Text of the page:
Despite the enormous literature on the crusades, the Frankish states in the Aegean (set up in the wake of the Fourth Crusade in 1204) have been seriously neglected by modern historians. Yet their history is both compelling in itself - these were the last crusader states to be set up in the eastern Mediterranean and among the last to fall to the Turks - and also valuable for the case study they offer in medieval colonialism. Peter Lock surveys the social, economic, religious and cultural aspects of the region within a broad political framework, and explores the clash of cultures between the Frankish interlopers and their Byzantine subjects. This is a major addition to crusading studies.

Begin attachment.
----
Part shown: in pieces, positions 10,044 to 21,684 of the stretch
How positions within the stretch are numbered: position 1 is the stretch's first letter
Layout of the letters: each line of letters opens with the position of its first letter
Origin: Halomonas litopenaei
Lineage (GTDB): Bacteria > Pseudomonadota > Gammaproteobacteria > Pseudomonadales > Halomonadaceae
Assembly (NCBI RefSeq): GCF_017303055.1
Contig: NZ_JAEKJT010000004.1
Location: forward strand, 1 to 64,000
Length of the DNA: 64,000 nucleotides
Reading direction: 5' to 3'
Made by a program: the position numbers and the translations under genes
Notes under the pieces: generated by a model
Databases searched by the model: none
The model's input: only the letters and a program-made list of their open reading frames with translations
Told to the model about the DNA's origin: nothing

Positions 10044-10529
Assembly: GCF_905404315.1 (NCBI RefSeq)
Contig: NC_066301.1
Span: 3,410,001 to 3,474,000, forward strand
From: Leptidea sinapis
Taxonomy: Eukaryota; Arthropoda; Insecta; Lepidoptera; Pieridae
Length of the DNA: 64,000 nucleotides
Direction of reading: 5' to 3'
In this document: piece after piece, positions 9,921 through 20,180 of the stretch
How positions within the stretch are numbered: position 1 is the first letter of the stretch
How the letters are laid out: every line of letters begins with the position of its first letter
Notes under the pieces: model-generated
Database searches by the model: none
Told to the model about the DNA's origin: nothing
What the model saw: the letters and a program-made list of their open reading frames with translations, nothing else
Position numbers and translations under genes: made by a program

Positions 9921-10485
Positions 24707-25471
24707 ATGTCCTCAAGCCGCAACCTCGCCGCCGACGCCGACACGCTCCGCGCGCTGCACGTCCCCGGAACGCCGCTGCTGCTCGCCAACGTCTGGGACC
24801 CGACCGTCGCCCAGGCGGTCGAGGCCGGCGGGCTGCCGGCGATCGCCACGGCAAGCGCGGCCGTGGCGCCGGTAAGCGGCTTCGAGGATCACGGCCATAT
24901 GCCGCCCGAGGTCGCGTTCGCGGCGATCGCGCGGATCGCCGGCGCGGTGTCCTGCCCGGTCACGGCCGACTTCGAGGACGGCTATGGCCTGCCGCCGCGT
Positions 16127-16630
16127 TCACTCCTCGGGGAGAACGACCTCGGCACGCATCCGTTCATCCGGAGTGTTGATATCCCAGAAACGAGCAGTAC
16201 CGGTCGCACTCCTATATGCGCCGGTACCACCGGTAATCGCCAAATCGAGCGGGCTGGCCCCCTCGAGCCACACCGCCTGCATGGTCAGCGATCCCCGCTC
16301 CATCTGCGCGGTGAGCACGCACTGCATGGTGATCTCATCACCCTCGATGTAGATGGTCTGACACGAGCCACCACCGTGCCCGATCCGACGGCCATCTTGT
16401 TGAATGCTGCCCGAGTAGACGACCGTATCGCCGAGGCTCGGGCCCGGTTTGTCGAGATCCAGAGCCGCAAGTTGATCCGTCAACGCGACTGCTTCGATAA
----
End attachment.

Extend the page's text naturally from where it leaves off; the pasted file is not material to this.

chapter 2|19 pages

Sources and Historiography

chapter 3|33 pages

The Crusader States of the North Aegean

chapter 4|40 pages

The Latin States in Greece, 1204-1311

chapter 6|26 pages

Venice, Genoa and the Aegean

chapter 7|32 pages

Lordship and Government

chapter 8|29 pages

The Latin Secular Church

chapter 9|18 pages

The Religious Orders

chapter 10|26 pages

Economic Aspects of the Frankish Aegean

chapter 11|44 pages

Symbiosis and Segregation